And when He is come, He will convince the world of sin and of justice and of judgment. Of sin: because they believed not in Me. And of justice: because I go to the Father: and you shall see Me no longer. And of judgment: because the prince of this world is already judged. (John 16:8-11)
Thus we have a pattern established in the first, second, and fourth statements of Simeon's prophecy. He begins by speaking of the Passion, and ends by speaking of the Judgment. But what about the third statement?
Almost inexplicably, Simeon interrupts the flow of his prophecy to address a statement to Mary personally: "Thy own soul a sword shall pierce." This statement is almost an aside, a parenthetical comment, but its placement in the order of statements is striking.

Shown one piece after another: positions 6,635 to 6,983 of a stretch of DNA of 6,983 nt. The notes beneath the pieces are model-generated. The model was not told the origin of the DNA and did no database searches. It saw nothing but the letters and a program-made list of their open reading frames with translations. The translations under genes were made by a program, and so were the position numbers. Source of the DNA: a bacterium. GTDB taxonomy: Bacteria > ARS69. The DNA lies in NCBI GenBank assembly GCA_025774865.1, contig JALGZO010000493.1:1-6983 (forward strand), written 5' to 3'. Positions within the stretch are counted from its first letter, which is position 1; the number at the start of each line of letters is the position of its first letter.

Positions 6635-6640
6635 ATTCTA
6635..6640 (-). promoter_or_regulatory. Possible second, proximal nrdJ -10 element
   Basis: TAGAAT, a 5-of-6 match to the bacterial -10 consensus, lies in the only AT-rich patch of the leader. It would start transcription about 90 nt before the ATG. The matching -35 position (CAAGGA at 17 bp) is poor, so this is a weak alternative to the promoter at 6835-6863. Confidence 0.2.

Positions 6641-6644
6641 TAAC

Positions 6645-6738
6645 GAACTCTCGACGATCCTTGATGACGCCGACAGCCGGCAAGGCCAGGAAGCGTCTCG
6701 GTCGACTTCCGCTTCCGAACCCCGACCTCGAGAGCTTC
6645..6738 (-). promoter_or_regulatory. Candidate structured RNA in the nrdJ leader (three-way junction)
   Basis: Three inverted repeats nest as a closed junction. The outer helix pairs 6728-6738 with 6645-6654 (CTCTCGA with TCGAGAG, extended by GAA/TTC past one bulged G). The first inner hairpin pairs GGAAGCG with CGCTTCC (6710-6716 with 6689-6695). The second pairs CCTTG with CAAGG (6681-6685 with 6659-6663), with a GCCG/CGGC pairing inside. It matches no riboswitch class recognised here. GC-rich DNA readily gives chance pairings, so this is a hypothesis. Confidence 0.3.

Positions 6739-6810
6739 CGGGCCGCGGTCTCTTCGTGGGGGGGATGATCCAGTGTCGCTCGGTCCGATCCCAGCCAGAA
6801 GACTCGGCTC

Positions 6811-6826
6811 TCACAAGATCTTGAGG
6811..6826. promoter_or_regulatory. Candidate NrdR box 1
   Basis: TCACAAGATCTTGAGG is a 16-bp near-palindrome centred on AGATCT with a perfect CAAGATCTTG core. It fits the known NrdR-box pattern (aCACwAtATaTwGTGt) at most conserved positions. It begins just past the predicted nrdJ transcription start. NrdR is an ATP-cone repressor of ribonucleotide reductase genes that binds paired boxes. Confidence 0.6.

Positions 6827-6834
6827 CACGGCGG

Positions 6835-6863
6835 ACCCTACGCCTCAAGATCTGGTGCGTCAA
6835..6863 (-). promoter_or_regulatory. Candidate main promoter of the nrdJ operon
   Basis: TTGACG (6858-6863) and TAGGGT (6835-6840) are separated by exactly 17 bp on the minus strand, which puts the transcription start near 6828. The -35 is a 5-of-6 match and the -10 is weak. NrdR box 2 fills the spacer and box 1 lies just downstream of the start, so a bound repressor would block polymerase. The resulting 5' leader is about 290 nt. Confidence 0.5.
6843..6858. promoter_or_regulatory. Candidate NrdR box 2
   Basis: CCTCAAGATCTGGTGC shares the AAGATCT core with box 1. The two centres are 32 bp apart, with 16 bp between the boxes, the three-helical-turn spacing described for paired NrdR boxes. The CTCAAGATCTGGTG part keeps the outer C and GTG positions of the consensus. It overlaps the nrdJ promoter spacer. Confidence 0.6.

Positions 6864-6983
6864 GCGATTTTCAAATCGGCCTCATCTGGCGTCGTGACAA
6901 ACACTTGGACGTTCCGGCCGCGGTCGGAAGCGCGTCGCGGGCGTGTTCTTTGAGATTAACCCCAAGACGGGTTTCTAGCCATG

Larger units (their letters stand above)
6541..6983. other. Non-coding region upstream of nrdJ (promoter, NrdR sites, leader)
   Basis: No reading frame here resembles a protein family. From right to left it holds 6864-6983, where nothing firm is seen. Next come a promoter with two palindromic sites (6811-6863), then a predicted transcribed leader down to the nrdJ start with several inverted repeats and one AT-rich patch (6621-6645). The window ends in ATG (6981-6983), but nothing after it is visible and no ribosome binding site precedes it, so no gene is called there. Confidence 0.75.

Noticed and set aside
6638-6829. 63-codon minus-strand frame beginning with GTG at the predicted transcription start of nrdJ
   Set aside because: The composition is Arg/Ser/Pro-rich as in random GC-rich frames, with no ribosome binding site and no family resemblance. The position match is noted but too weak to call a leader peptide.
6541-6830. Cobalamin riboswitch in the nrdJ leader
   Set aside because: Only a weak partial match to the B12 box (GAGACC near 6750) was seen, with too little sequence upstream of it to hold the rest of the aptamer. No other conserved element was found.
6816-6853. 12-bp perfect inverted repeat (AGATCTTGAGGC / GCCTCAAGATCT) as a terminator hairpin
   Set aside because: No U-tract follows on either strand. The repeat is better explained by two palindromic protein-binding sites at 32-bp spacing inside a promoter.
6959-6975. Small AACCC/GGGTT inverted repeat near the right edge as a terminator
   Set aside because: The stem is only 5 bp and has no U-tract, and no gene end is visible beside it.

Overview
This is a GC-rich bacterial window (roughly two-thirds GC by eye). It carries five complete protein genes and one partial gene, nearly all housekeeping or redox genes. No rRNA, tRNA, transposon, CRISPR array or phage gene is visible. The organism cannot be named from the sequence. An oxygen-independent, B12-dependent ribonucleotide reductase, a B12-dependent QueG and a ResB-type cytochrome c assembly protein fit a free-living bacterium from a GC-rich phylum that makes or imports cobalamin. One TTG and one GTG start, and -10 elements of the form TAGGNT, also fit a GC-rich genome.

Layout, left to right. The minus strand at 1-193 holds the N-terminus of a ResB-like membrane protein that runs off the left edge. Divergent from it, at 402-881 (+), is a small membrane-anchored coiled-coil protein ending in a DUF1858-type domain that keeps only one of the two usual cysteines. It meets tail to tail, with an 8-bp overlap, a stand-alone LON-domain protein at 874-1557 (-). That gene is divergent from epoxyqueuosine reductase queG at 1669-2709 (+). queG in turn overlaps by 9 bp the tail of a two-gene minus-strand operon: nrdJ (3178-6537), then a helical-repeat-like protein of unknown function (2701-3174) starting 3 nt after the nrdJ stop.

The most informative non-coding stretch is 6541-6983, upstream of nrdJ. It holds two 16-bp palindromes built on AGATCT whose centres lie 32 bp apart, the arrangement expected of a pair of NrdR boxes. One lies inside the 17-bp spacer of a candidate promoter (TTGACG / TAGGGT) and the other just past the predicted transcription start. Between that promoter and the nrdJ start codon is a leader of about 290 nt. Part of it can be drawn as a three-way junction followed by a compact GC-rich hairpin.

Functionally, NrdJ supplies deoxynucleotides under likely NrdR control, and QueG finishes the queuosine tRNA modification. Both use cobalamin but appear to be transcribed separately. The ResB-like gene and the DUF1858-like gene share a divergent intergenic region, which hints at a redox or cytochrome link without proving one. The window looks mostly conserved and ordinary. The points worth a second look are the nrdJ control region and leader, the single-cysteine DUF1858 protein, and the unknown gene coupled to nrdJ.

Although Simeon speaks in general and veiled terms about the opposition that the Messiah will face, he makes no direct mention of the Passion. The closest he comes is his statement to Mary. That is, just as St. John, in the Book of the Apocalypse 12, made reference to the Passion by making reference to the suffering Mother, so also Simeon refers to the Passion of Christ by way of reference to Mary's soul being pierced.
The language is striking: he says that Mary's soul will be "pierced," yet the prophets all speak of the Messiah as the one who is "pierced":
But he was wounded [chalal, "pierced"] for our iniquities, he was bruised for our sins: the chastisement of our peace was upon him, and by his bruises we are healed. (Is. 53:5)